[0030] Examples of the radical polymerization initiator are an organic peroxide such as cumene hydroperoxide, tert-butyl hydroperoxide, benzoyl peroxide, tert-butylperoxy isopropylcarbonate, di-tert-butyl peroxide, tert-butylperoxy laurate, lauroyl peroxide, succinic acid peroxide, cyclohexanone peroxide or acetylacetone peroxide; an inorganic peroxide such as potassium persulfate or ammonium persulfate; an azo compound such as 2,2′-azobisisobutylonitrile or 2,2′-azobis-2,4-dimethylvaleronitrile; and the like. Of these, organic peroxides and inorganic peroxides are preferably used from the viewpoint of a high reactivity.

[0031] In case of using organic peroxides or inorganic peroxides, they may be used in combination with a reducing agent, e.g., a mixture of ferrous sulfate/glucose/sodium pyrophosphate, a mixture of ferrous sulfate/dextrose/sodium pyrophosphate, or a mixture of ferrous sulfate/sodium formaldehyde sulfoxylate/ethylenediamineacetate. The use of a reducing agent is particularly preferable, since the polymerization temperature can be lowered.

[0032] The radical polymerization initiator is used usually in an amount of 0.005 to 10 parts by weight, preferably 0.01 to 5 parts by weight, more preferably 0.02 to 2 parts by weight, per 100 parts by weight of a monomer mixture used. If the amount of the initiator is too small, the rate of polymerization is low, so the production efficiency tends to be lowered, and if the amount is too large, the molecular weight of the obtained polymers is lowered, so the impact resistance tends to be lowered.

[0033] Examples of the chain transfer agent are, for instance, t-dodecylmercaptan, n-octylmercaptane, n-tetradecylmercaptan, n-hexylmercaptan and the like.

[0034] The chain transfer agent is an optional component. From the viewpoint of exhibiting the impact resistance-imparting effect, it is preferable that the amount thereof is from 0.001 to 5 parts by weight per 100 parts by weight of the monomer mixture.

[0035] Examples of the emulsifier used in the emulsion polymerization for the production of acrylic rubbers are alkylbenzene sulfonic acid, sodium alkylbenzene sulfonate, alkyl sulfonic acid, sodium alkyl sulfonate, sodium (di)alkyl sulfosuccinic acid, sodium polyoxyethylene nonylphenyl ether sulfonate, sodium alkyl sulfate, potassium oleate, sodium oleate, potassium rhodinate, sodium rhodinate, potassium palmitate, sodium palmitate, potassium stearate, and the like. These may be used alone or in admixture thereof.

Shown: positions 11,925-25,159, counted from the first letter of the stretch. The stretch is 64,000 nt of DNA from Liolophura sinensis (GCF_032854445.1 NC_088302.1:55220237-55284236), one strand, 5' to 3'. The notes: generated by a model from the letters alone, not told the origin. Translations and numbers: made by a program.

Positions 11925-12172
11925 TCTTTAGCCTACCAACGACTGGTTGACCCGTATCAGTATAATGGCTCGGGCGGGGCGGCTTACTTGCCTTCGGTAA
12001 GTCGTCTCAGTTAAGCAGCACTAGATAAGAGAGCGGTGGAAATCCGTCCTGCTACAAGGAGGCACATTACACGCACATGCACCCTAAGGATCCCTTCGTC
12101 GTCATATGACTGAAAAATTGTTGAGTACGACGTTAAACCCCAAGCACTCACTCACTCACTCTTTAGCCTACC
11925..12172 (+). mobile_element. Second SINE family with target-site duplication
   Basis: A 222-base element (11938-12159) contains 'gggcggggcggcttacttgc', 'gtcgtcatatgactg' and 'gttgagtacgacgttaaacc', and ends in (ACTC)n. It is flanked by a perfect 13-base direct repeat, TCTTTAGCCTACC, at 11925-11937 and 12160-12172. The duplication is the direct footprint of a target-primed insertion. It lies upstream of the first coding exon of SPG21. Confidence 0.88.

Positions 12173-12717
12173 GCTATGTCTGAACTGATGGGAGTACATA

[0036] The rubber-modified resin of the present invention can be obtained by polymerizing a vinyl monomer in the presence of the acrylic rubber latex and, during the polymerization, agglomerating the particles in the latex to enhance the particle size.

[0037] The rubber-modified resin comprises resin particles containing particles formed by particle size-enhancing agglomeration of graft copolymer particles wherein a vinyl monomer is graft-polymerized onto acrylic rubber particles. It is preferable that the average particle size of the resin particles is not less than 100 nm, especially not less than 120 nm, and is not more than 1,000 nm, especially not more than 800 nm. If the average particle size is less than 100 nm or more than 1,000 nm, the impact resistance tends to lower.

[0038] The particle size-enhancing agglomeration can be carried out by a conventional method using an electrolyte, for example, by adding, prior to the step of polymerizing a vinyl monomer in the presence of an acrylic rubber latex or during this step, an electrolyte, e.g., an inorganic salt such as sodium sulfate, an inorganic acid such as hydrochloric acid, an organic acid such as acetic acid, or a latex of a non-crosslinked acid group-containing copolymer obtained by copolymerization of an unsaturated acid monomer and an alkyl (meth)acrylate monomer as disclosed in JP-A-50-25655, JP-A-8-12703 and JP-A-8-12704, to the polymerization system. In particular, the use of inorganic salt is preferred since an operation for adjusting the pH of the system after the completion of the agglomeration is omitted.